With his permission, I am reprinting an article below. According to Mr. Thomas, a formidable black woman during Mr. Thomas' young years shared a bit of history with him. This history was conveyed through a story about "a little boy named Theo." The author's name is unknown. It is this story, full of history and pride, I share with you, printed exactly as it was shared with me, here:
"What if there were no black people?"
This is a story of a little boy name Theo, who woke up one morning and asked God, "What if there were no Black people in the world?" Well, God thought about that for a moment and then said, "Son, follow me around today in the world. Get dressed and we will get started."
Theo ran to his room to put on his clothes and shoes. But there were no shoes, and his clothes were all wrinkled. He looked for an iron, but when he reached for the ironing board, it was no longer there. You see, Sarah Boone, a Black woman invented the ironing board and Jan Matzelinger, a Black man, invented the show lasting machine. "Oh well," God said, "Go and do your hair."
Theo ran in his room to comb his hair but the comb was not there. You see, Walter Sammons, a Black man, invented the comb. Theo decided to just brush his hair, but the brush was gone. You see, Lydia O. Newman, a Black female, invented the brush. Well, he was a sight. No shoes, wrinkled clothes, hair a mess without the hair care inventions of Madame C. J. Walker, ... Well, you get the picture.
God told Theo. "Let's do the chores around the house and then take a trip to the grocery store." Theo's job was to sweep the floor. He swept and swept and swept. When he reached for the dustpan, it was not there. You see, Lloyd P. Ray, a Black man, invented the dustpan. So he swept his pile of dirt over in the corner and left it there. You see, Thomas W. Stewart, a Black man, invented the mop. Theo thought to himself, "I'm not having any luck." "Well, son," God said. "We should wash the clothes and prepare a list for the grocery store." When he was finished, Theo went to place the clothes in the dryer but it was not there. You see, George T. Sampson, a Black man, invented the clothes dryer.
Theo got a pencil and some paper to prepare the list for the market but noticed that the pencil lead was broken, as well, he was out of luck because John Love, a Black man, invented the pencil sharpener. He reached for a pen but it was not there because William Purvis, a Black man, invented the fountain pen. As a matter of fact, Lee Burridge invented the type writing machine, and W. A. Lavette, the printing press. So they decided to head out to the market. Well, when Theo opened the door, he noticed the grass was as high as he was tall. You see, the lawnmower was invented by John Burr, a Black man.
They made their way over to the car and found that it just wouldn't go. You see, Robert Spikes, a Black man, invented the automatic gear shift and Joseph Gammel invented the supercharge system for internal combustion engines. They noticed that the few cars that were running into each other and having wrecks because there were no traffic signals. You see, Garrett A. Morgan, a Black man, invented the traffic light. Well, it was getting late, so they walked to the market, got their groceries and returned home.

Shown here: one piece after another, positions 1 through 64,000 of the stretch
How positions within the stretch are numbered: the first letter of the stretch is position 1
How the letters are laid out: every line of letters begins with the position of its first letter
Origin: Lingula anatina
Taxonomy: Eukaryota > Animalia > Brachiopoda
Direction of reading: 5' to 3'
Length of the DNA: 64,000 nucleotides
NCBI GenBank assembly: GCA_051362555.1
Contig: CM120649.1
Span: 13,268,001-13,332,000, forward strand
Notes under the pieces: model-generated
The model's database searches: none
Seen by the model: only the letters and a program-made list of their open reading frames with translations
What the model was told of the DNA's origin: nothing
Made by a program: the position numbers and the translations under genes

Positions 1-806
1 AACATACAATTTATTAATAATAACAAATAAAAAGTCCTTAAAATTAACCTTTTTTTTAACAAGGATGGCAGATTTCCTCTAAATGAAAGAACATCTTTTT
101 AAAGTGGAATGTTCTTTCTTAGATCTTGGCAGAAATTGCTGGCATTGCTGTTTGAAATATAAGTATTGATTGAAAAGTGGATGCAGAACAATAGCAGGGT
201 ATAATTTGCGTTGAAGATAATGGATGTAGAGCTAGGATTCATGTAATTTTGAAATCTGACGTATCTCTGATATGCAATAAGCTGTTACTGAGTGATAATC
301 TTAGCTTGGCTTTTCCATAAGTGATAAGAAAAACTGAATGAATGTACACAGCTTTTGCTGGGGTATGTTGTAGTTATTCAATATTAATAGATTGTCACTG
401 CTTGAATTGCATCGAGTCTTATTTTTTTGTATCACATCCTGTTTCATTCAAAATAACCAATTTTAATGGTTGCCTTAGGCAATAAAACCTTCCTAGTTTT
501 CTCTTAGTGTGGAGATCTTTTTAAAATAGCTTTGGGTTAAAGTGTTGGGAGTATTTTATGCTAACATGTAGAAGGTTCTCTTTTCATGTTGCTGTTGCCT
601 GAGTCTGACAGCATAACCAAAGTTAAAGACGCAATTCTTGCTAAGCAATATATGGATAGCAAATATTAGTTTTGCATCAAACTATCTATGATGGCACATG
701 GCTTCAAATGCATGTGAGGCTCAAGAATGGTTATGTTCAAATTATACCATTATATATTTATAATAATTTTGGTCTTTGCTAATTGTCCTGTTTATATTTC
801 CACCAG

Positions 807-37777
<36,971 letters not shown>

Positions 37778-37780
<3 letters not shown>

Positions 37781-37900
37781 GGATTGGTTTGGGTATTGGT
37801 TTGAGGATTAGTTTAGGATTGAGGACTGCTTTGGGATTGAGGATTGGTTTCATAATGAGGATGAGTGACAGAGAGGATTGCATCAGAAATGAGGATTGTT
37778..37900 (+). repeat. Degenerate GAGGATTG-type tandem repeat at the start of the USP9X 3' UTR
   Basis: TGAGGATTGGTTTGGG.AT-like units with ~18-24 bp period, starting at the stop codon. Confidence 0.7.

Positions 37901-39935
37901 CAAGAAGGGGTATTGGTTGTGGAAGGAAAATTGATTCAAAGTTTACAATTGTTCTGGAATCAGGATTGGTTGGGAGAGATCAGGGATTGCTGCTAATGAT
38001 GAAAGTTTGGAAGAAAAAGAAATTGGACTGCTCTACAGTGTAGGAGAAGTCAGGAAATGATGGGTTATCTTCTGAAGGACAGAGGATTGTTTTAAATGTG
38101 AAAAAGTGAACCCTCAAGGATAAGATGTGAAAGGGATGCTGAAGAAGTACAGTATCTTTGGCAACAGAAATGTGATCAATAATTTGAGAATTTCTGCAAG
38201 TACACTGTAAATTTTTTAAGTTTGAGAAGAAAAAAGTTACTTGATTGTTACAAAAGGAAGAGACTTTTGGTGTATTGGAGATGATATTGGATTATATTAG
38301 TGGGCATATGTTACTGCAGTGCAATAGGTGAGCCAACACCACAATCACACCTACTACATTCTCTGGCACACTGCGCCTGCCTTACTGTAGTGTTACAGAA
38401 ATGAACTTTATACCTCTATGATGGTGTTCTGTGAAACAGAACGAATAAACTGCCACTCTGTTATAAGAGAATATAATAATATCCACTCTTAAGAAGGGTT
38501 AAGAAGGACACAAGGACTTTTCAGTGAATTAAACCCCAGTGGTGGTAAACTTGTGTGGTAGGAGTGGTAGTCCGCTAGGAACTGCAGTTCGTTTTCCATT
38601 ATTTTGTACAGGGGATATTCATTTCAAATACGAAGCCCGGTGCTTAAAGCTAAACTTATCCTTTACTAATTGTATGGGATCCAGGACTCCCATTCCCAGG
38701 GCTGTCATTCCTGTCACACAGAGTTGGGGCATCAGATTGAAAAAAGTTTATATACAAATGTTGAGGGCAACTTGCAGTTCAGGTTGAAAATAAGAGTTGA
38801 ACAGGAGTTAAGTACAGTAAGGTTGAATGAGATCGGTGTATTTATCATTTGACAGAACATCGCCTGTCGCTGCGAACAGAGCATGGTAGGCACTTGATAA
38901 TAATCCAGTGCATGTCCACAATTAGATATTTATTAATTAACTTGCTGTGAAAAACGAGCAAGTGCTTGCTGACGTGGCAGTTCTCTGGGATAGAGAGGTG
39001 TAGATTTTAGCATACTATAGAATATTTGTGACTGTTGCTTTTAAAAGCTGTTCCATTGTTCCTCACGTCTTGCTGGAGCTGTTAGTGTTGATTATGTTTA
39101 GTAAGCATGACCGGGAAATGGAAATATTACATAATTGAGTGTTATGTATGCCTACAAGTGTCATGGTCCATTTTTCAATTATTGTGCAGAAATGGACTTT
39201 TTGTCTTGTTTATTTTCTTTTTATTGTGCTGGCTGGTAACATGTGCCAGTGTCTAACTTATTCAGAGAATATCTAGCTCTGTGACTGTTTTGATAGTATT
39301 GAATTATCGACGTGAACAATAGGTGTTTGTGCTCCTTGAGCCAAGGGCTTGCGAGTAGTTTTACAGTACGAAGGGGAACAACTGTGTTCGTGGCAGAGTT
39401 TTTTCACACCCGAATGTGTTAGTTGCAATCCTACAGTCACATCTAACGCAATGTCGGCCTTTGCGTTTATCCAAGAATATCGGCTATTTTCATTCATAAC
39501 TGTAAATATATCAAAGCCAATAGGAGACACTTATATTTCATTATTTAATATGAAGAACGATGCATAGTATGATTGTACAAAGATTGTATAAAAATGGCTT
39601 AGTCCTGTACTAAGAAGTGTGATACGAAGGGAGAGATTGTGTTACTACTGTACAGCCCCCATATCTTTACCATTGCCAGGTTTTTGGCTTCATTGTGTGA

Just when they were about to put away the milk, eggs, and butter, they noticed the refrigerator was gone. You see, John Standard, a Black man, invented the refrigerator. So they put the food on the counter.
By this time, they noticed it was getting mighty cold. Theo went to turn up the heat and what do you know? Alice Parker, a Black female, invented the heating furnace. Even in the summer time they would have been out of luck because Frederick Jones, a Black man, invented the air conditioner.
It was almost time for Theo's father to arrive home. He usually took the bus but there was no bus because the precursor was the electric trolley, invented by another Black man, Elbert T. Robinson. He usually took the elevator from his office on the 20th floor but there was no elevator because Alexander Miles, a Black man, invented the elevator. He usually dropped off the office mail at a nearby mailbox but it was no longer there because Phillip Downing, a Black man, invented the letter drop mailbox, and William Barry invented the postmarking and canceling machine.
Theo sat the kitchen table with his head in his hands. When his father arrived, he asked, "Why are you sitting in the dark?" Why?? Because Lewis Howard Latimer, a Black man, invented the filament within the light bulb.
Theo quickly learned what it would be like if there were no Black people in the world. Not to mention if he were ever sick and needed blood. Charles Drew, a Black scientist, found a way to preserve and store blood which led to his starting the world's first blood bank. And what if a family member to have surgery? This would not have been possible without Dr. Daniel Hale Williams, a Black doctor, who performed the first open heart surgery.
So if you ever wonder, like Theo, where we would be without Blacks? Well, it's pretty plain to see, we could very well still be in the dark!!!
~ Author Unknown
Thank you, Mr. Thomas, for sharing this wealth of history with us!!!
I invite you to pick up where this publication stops. The contributions made to this world by Black folk are far too rich and extensive to include them all here. As a matter of fact, some of the inventors identified above, are credited with other great inventions.
Do not be defined by or limited to the very strategically modified and edited versions of history taught in schools throughout the nation.
Please, know your history -- as it really is!